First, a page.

Artis Yancey, one of Lake County's more recognizable public figures, was laid to rest Tuesday after a stirring funeral service filled with tears for his passing and joy for his contributions.
The longtime Waukegan police officer who ascended the ranks to lead the department as chief and later served as Lake County coroner and Waukegan city clerk was remembered as a humble and quiet "pillar of the community" with an infectious smile.
"This man," Pastor Gerald Wilcoxon said, his voice punctuating those two words and rising for emphasis during the eulogy, "held true to the model 'To Serve and Protect.'
"Whether you liked him or not, you had to respect him because he walked with respectability," he added.
About 700 police officers, fire officials, family and friends, local politicians, community leaders and other mourners filled Mt. Sinai Institutional Baptist Church in North Chicago for a nearly three-hour service that alternately celebrated Yancey's accomplishments and grieved his sudden death last week at age 54.
"He was a very humble man, a very caring man. He was a man well loved, well respected," Wilcoxon said before the service.
He said he considered Yancey a close friend. "He was the kind of man you never had to catch up with -- you continued where you started," Wilcoxon added.
The memorable service featured impassioned deliveries of scripture, prayer and song, heartfelt and emotional testimonials, spirited messages of faith and hope, appreciative applause and even some laughter. Yancey also received several proclamations for his contributions, and Waukegan Township announced plans to rename its annual college tour in Yancey's honor.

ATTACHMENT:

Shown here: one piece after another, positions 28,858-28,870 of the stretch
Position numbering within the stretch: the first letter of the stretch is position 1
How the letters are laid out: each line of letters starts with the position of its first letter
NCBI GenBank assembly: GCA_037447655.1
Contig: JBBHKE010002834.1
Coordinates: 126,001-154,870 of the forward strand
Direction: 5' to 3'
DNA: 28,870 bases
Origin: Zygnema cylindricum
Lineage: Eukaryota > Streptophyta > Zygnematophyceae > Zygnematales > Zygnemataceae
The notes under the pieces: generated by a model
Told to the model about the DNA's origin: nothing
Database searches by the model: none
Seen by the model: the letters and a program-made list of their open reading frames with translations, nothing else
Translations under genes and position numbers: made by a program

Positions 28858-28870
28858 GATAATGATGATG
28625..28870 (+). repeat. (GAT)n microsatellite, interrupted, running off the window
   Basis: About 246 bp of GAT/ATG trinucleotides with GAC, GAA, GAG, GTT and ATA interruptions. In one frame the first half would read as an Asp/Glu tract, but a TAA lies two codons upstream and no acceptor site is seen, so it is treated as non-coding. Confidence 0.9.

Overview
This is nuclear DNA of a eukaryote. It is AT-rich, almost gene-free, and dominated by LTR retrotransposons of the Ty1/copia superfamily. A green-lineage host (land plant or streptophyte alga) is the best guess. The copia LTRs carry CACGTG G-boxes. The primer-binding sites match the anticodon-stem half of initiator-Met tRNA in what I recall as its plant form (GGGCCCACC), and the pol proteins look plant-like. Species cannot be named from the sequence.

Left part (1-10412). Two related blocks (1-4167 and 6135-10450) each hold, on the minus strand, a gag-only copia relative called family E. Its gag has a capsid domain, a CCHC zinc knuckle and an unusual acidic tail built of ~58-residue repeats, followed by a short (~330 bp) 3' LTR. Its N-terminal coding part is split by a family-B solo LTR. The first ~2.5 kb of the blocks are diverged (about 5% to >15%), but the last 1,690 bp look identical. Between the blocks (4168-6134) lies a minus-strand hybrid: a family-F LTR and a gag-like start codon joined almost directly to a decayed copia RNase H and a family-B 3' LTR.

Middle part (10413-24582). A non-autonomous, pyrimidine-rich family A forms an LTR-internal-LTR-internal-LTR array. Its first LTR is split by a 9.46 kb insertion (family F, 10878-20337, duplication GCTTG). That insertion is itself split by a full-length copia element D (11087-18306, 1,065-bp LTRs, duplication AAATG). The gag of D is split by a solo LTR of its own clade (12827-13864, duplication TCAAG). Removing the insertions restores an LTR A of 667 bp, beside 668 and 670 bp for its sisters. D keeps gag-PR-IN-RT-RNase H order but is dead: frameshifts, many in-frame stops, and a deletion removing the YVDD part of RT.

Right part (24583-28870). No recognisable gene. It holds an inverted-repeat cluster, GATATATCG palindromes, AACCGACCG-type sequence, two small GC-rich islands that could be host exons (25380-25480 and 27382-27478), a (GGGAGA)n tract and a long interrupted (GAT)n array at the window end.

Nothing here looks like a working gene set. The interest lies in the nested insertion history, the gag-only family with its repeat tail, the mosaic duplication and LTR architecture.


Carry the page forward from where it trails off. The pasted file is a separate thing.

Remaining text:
"It's a sad but joyous occasion," Wilcoxon said to open the service. "It's sad because we lost one we love, but joyous because the best is yet to come."
Yancey served 21 years with the Waukegan police department in various roles, including community police officer, supervisor of the detective bureau, deputy chief and chief before retiring in 2010. He was appointed Lake County coroner in late 2012. He lost the Democratic primary race for that seat, but in April 2013 was elected city clerk in the town where he grew up. Several who spoke recalled Yancey's soft-spoken nature and described him as a mentor or father figure.
"Artis was a warrior for righteousness," said Anita Hanna, president of the Waukegan Unit District 60 school board.
A tearful Waukegan Mayor Wayne Motley, who worked with Yancey for decades, described him as a gracious gentleman of character and class.
Circuit Court Judge George Bridges brought laughter from the congregation with his comment on the book of life as mentioned in scripture.
"The angel who recorded the names has retired and God needed another clerk," he said. "He (Yancey) never tired of standing up and saying, 'I can help.'"
Survivors include his wife, four children, a stepdaughter, brother and three sisters. Donations can be made in his memory to the American Heart Association, 208 S. LaSalle St., Chicago, 61301 and/or the American Cancer Society, 100 Tri-State International, Suite 125, Lincolnshire, 60069.